Chapter 7 – Market Structures

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					Chapter 7 – Market Structures
   Four Conditions for Perfect Competition
       Perfect Competition – a market structure in
        which a large number of firms all produce the
        same product and no single seller controls supply
        or prices.
Four Conditions of Perfect
Competition Cont’d
   Conditions:
       Many buyers and sellers participate in the market
            No individual can influence the market
       Sellers offer identical products
            Who sells the product doesn’t matter
             Commodity – a product, such as petroleum or milk, that
             is considered the same no matter who produces or sells it
       Buyers and sellers are well informed about products
            Buyers and sellers know enough to find the best deal
       Sellers are able to enter and exit the market freely
            Can enter the market when money is to be made, and leave
             when losing money
Barriers to Entry
 Factors that make it difficult for new firms to
  enter a market
 Imperfect Competition – a market structure
  that fails to meet the conditions of perfect
 Common Barriers
       Start-up Costs – the expenses a new business must
        pay before it can begin to produce and sell goods
       Technology
            Some markets require a high degree of technological know-
Price and Output
 Perfect competition keeps prices low and
  production costs low
 Firms must use all factors of production to
  their best advantage to stay competitive
Chapter 7.1 Questions
   What are two examples of barriers to entry in the magazine market?

   Why must firms use land, labor, and other resources efficiently in perfectly
    competitive markets?

   How many of the following markets come close to perfect competition:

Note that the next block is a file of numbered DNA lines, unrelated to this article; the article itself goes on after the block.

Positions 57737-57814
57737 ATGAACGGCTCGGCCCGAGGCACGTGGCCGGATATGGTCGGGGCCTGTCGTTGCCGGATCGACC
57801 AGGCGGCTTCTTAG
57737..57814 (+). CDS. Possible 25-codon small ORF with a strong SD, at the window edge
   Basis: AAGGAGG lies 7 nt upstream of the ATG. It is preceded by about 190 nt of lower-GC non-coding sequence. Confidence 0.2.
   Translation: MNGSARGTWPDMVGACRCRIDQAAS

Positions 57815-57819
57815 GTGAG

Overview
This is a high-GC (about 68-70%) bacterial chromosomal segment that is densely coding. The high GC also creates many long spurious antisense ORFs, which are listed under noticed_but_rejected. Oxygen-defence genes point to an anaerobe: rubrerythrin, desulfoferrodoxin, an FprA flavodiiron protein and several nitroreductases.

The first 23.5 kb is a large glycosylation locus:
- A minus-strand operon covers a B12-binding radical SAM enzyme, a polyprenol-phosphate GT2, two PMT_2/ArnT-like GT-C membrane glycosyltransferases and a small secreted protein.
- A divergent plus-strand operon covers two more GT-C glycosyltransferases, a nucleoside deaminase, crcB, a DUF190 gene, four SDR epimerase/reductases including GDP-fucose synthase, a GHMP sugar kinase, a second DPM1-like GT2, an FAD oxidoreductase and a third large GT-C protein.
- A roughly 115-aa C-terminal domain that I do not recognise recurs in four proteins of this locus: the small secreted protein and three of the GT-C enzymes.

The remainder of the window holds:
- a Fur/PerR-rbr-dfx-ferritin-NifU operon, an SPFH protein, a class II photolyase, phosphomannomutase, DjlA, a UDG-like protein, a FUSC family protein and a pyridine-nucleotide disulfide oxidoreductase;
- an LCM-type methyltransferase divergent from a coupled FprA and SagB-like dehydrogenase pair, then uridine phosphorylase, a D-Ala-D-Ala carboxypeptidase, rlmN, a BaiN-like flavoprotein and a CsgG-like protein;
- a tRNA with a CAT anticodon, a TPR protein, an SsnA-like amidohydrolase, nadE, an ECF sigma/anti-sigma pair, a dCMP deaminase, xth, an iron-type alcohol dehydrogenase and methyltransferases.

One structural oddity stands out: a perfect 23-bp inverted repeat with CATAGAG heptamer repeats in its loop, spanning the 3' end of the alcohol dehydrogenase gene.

(explain your choices)
        Televisions
        Bottle Water
        Pizza
        Cars
        White socks
        Baseballs
        Paper clips
Describing Monopoly
   Monopoly – a market in which a single seller
     Barriers to entry prevent firms to enter market
     Typically supply a unique product

     The good/service has no substitute

     Typically take advantage of market and charge high

     U.S. Government has outlawed Monopolies
Forming a Monopoly
   Economies of Scale – factors that cause a
    producer’s average cost per unit to fall as
    output rises
Forming a Monopoly
   Natural Monopoly – a market that runs
    most efficiently when one large firm supplies
    all of the output
       Technology can destroy a natural monopoly
Government Monopolies
 A monopoly created by the government
 Technological Monopolies
     Patent – a license that gives the inventor of a
      new product the exclusive right to sell it for a
      specific period of time (usually 20 yrs)
     Government is guaranteeing that a company can
      profit from its own research
           This encourages research and development
Government Monopolies
 Franchise – a contract that gives a single firm
  the right to sell its goods within an exclusive
 Government can also grant franchises
       Does LVHS stock a certain type of water?
   License – a government issued right to operate
    a business
       Used more when scarce resources are involved
   Industrial Organizations
       Government lets some industries restrict the number
        of firms in a market. Ex. (professional sports)
Output Decisions
   Monopolies face a limited choices, either
    output, or price to maximize profits
       This usually results in lower output with a higher
   Monopolist Dilemma
Output Decisions
   Setting a Price
       Choose level that yields the highest profits
Price Discrimination
   The division of consumers into groups based on how
    much they will pay for a good
       Each customer has a max they will pay for a good
   Market Power – the ability of a company to control
    prices and total market output
   Targeted Discounts – identifies customers not
    willing to pay the regular price and offers those
    customers a discount. Ex.
       Discounted airline fares
       Manufacturers’ rebate offers
       Senior citizens/student discounts
       Children fly or stay free
Price Discrimination
   Limits of Price Discrimination
       Must have three conditions in the market for it to
          Some market power – can control prices
          Distinct customer groups – based on sensitivity to

          Difficult resale – people can’t purchase and resell, ie.